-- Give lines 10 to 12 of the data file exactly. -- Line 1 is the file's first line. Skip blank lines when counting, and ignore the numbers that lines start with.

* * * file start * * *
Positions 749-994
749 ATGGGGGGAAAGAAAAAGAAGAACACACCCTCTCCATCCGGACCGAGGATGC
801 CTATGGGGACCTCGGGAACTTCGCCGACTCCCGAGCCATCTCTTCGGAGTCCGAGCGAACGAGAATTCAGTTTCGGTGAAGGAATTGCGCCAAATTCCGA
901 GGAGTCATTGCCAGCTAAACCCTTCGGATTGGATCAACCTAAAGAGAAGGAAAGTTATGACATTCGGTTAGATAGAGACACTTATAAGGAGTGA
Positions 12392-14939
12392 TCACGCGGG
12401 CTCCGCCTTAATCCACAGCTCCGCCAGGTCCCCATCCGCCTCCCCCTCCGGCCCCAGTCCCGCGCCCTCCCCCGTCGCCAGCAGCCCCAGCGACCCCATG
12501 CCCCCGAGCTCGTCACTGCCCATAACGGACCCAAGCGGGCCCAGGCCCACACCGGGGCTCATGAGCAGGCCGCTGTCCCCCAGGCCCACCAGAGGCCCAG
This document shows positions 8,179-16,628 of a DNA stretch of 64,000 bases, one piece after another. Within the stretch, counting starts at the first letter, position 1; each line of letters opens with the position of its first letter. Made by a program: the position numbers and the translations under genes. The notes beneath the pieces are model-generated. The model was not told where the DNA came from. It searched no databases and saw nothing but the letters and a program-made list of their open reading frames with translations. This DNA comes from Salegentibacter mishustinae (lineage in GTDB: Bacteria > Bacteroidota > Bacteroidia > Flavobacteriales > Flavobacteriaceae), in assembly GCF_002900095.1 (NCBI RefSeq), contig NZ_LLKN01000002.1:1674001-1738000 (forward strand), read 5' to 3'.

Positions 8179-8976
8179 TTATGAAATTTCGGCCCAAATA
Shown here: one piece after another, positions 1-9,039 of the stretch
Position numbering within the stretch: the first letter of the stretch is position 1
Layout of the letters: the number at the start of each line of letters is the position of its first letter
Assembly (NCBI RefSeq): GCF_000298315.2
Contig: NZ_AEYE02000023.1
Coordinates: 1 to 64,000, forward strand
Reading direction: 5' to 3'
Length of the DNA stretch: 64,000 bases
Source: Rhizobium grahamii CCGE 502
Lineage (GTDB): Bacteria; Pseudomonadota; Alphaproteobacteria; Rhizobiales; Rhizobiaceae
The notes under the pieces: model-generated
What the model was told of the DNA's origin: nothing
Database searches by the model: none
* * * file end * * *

Positions 8179-8976
8179 TTATGAAATTTCGGCCCAAATA
Shown here: one piece after another, positions 1-9,039 of the stretch